"As we head into 2019, we urge our country's leaders to strike a collaborative, constructive tone, which would reinforce already-strong consumer and business sentiment," Dimon told J.P. Morgan shareholders in a press release detailing the company's fourth-quarter financial results.
"Businesses, government and communities need to work together to solve problems and help strengthen the economy for the benefit of everyone," he added.
The bank chief's comments came amid the longest funding lapse in U.S. history, which has left parts of the government shut down and hundreds of thousands of federal workers without pay. The government shutdown stems largely from disagreement between Republicans and Democrats over appropriations for a U.S.-Mexico border wall, one of President Donald Trump's chief campaign promises.
About 800,000 U.S. employees missed their first paycheck Friday, withairport security lines clogging and economic growth taking a modest hit. The extended government closure has sparked anger across the political spectrum, with a majority of Americans believing that Trump bears more blame for the shutdown than congressional Democrats, according to three polls released Monday and Sunday.
Dimon, 62, has not shied away from voicing his own frustrations with the Oval Office in the past. He took a swipe at Trump in September, claiming that he could defeat the president in a head-to-head election.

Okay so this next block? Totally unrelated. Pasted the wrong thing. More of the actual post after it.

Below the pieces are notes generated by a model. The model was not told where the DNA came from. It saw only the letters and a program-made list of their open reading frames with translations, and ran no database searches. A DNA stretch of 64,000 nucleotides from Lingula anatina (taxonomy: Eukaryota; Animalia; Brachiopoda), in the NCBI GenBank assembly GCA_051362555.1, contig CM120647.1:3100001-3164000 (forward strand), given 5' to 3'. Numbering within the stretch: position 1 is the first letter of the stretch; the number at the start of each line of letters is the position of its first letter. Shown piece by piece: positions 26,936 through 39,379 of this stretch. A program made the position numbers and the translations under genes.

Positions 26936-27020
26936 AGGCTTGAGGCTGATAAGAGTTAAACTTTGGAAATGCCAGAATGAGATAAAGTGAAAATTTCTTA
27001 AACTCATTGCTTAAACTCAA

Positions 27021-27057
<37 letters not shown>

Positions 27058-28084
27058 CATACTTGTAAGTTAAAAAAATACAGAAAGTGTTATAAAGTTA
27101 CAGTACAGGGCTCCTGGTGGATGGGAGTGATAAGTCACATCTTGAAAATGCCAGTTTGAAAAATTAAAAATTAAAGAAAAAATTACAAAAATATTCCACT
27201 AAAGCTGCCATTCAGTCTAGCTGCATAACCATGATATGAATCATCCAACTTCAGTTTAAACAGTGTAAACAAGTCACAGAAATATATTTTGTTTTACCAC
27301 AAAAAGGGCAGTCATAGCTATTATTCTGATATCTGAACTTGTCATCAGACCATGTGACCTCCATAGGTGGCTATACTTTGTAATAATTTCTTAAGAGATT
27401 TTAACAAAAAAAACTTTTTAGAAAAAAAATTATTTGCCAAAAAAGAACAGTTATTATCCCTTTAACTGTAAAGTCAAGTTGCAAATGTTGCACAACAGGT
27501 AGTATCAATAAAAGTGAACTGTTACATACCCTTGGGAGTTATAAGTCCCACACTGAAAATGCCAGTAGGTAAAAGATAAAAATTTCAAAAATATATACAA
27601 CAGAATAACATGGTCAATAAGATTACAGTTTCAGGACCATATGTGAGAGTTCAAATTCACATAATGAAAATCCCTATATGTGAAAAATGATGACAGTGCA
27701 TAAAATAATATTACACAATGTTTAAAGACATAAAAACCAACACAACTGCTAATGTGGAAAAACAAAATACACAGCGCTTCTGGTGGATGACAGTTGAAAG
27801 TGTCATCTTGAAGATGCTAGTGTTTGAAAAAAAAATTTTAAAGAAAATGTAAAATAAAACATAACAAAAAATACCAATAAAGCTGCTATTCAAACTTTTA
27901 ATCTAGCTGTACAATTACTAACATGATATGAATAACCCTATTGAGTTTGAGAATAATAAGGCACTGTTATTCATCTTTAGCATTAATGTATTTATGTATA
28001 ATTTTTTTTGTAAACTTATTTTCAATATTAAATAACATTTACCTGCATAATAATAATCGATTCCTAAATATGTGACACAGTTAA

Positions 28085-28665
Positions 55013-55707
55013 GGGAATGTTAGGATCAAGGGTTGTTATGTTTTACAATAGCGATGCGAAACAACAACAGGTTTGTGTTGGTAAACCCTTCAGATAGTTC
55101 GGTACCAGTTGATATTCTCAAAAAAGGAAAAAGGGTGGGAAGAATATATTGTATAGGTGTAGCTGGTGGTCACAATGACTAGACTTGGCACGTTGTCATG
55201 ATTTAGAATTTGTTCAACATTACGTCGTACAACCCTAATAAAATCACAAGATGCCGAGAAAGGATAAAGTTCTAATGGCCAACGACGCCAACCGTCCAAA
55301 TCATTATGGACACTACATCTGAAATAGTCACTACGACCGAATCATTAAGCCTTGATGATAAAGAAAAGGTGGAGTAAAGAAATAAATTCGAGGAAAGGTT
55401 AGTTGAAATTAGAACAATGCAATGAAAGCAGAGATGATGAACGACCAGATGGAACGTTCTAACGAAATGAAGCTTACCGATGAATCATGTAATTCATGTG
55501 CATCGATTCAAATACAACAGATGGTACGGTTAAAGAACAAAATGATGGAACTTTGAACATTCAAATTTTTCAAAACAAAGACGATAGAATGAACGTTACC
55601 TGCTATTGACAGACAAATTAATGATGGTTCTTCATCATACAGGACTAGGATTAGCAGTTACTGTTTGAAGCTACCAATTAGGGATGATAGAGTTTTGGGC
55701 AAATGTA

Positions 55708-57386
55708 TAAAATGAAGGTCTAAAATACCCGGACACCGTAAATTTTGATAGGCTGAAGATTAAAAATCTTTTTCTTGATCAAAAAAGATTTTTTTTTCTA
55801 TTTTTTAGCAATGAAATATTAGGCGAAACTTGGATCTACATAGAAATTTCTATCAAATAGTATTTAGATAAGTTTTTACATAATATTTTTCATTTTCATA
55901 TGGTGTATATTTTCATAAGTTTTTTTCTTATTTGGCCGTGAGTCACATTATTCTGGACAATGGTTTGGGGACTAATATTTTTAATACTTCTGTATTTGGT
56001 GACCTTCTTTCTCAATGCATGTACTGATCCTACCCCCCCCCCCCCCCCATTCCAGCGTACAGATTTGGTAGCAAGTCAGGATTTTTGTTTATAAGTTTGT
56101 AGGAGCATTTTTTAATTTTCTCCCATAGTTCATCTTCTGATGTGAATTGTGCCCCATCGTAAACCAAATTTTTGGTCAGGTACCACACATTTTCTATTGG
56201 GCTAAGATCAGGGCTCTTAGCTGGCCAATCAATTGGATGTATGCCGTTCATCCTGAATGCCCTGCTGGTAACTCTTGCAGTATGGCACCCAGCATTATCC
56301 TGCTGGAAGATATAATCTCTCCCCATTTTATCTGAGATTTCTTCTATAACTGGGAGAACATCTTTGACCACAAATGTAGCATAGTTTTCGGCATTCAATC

I think I could beat Trump," Dimon said at the time. "Because I'm as tough as he is, I'm smarter than he is. I would be fine. He could punch me all he wants, it wouldn't work with me. I'd fight right back."
Shortly after, Dimon addressed the uproar caused by his comments: "I should not have said it. I'm not running for president," the CEO said about an hour after the original exchange.
But Dimon, who has been CEO of J.P. Morgan since 2005, has also expressed optimism when talking about the strength of the U.S. economy. Last June, he said the current uptrend in the business cycle could last years.
"The way I look at it, there is nothing that is a real pothole," he said. "Business sentiment is almost at the highest level it's ever been, consumer sentiment is at its highest levels, markets are wide open, housing's in short supply and my guess is mortgage credit will expand a little bit."
Still, the nation's largest bank on Tuesday posted quarterly profit below analysts' expectations for the first time in 15 quarters on weaker-than-expected bond-trading revenue.
—CNBC's Jacob Pramuk contributed reporting.